McAfee released their “Virtual Criminology Report” earlier this year and warned that there is a growing threat to national security, as cyber espionage becomes increasingly sophisticated, moving from simple network probes to well-funded, well-organized, and possibly government backed operations. The intent is not only financial gain, but also political or competitive gain.
Some other interesting news items have appeared in the recent past.
1. Germany’s respected weekly, Der Spiegel, reported that China was thought to have hacked into the computer systems of Germany’s chancellery, as well as systems at three ministries, infecting the networks with spy programs. The alleged attacks occurred just before Chancellor, Angela Merkel, visited Beijing. Computers in the chancellery and the foreign, economics, and research ministries were targeted. The German Federal Office for the Protection of the Constitution (BfV) conducted a comprehensive search of government IT installations, and prevented a further 160 giga-bytes of information from being transferred to China. The scale and nature of the stolen data suggested that the operation could have been steered by the state.
2. Australian IT reported that Chinese hackers had allegedly tried to hack into highly classified government computer networks in Australia and New Zealand as part of a broader international operation to glean military secrets from Western nations. New Zealand Prime, Minister Helen Clark, confirmed that foreign intelligence agencies had tried to hack into government computer networks, but had not compromised top-secret data banks. The Chinese government has denied any involvement.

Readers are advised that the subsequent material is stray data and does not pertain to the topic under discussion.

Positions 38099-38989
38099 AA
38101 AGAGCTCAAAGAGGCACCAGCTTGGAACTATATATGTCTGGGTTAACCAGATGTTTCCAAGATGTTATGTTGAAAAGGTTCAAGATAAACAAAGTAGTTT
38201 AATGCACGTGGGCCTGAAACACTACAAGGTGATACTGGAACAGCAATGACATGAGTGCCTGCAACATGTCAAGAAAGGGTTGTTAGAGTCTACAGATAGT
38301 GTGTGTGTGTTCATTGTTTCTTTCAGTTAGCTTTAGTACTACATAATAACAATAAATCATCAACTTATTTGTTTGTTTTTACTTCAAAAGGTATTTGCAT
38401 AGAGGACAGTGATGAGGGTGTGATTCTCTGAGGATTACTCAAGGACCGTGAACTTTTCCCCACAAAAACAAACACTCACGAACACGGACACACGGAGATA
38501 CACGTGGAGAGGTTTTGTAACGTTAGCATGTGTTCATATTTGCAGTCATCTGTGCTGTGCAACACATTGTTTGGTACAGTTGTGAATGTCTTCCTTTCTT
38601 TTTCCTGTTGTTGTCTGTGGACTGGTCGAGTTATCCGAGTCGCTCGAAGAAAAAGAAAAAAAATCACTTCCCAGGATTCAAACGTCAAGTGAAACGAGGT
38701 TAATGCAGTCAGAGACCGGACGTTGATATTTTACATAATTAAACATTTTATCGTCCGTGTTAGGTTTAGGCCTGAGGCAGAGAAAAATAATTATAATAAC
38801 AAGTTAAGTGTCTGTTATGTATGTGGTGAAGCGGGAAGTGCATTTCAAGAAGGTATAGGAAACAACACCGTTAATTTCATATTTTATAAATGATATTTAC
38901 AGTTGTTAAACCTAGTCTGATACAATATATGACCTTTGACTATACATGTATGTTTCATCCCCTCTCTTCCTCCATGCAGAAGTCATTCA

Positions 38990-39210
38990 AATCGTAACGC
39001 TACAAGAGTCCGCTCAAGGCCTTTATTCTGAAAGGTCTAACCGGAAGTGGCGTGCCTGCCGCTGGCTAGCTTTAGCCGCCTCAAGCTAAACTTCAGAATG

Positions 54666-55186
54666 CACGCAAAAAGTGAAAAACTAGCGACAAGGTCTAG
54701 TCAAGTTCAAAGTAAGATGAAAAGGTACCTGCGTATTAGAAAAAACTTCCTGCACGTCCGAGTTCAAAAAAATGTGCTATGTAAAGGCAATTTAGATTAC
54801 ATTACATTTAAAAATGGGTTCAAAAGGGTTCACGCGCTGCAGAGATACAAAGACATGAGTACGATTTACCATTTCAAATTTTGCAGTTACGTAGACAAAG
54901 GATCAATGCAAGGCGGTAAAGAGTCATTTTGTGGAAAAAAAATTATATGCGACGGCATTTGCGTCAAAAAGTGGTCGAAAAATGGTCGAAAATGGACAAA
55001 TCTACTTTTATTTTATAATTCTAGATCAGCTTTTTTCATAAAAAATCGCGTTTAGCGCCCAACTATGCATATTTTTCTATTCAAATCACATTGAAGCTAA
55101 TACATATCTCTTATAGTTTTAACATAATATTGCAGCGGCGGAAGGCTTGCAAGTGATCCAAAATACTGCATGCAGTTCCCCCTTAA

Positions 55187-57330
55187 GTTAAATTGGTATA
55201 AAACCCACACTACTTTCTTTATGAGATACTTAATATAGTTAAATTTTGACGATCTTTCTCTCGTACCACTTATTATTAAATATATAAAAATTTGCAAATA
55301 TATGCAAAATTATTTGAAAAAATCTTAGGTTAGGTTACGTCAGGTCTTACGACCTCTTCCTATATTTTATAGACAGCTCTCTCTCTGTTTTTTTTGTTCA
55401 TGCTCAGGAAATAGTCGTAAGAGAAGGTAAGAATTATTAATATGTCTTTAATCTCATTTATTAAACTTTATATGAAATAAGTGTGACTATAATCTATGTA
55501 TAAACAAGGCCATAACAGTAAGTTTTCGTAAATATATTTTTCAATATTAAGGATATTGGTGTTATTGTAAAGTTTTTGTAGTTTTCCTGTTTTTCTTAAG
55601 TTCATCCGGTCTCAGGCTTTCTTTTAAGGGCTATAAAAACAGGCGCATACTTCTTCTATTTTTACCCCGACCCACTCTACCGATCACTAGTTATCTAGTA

3. In its annual report to Congress, The U.S.-China Economic And Security Review Commission said, “Among the disruptive capabilities China is fielding is the ability to conduct cyber attacks. General James Cartwright, then Commander of the U.S. Strategic Command (USSTRATCOM) and currently Vice Chairman of the Joint Chiefs of Staff, testified before The Commission that China is actively engaging in cyber reconnaissance by probing the computer networks of U.S.government agencies as well as private companies. The data collected from these computer reconnaissance campaigns can be used for myriad purposes, including identifying weak points in the networks; understanding how leaders in the United States think; discovering the communication patterns of American government agencies and private companies; and obtaining valuable information stored throughout the networks."
Today, cyber espionage enables you to get information that may have taken years to collect through human intelligence, only in a matter of minutes, in a single download session. So it’s a no-brainer for many, the McAfee report estimates 120 countries engaged in web espionage operations, but most of these operations are not very sophisticated. But the Chinese approach of targeting key industries and economic sectors, placing Trojans in those systems to be activated if/when necessary, is like having a sleeper cells that get activated on demand. This should serve as a wake-up call to governments and businesses around the globe that in today’s competitive environments, spending the time, effort, and money to protect your sensitive information assets is the key to keeping your competitive advantage.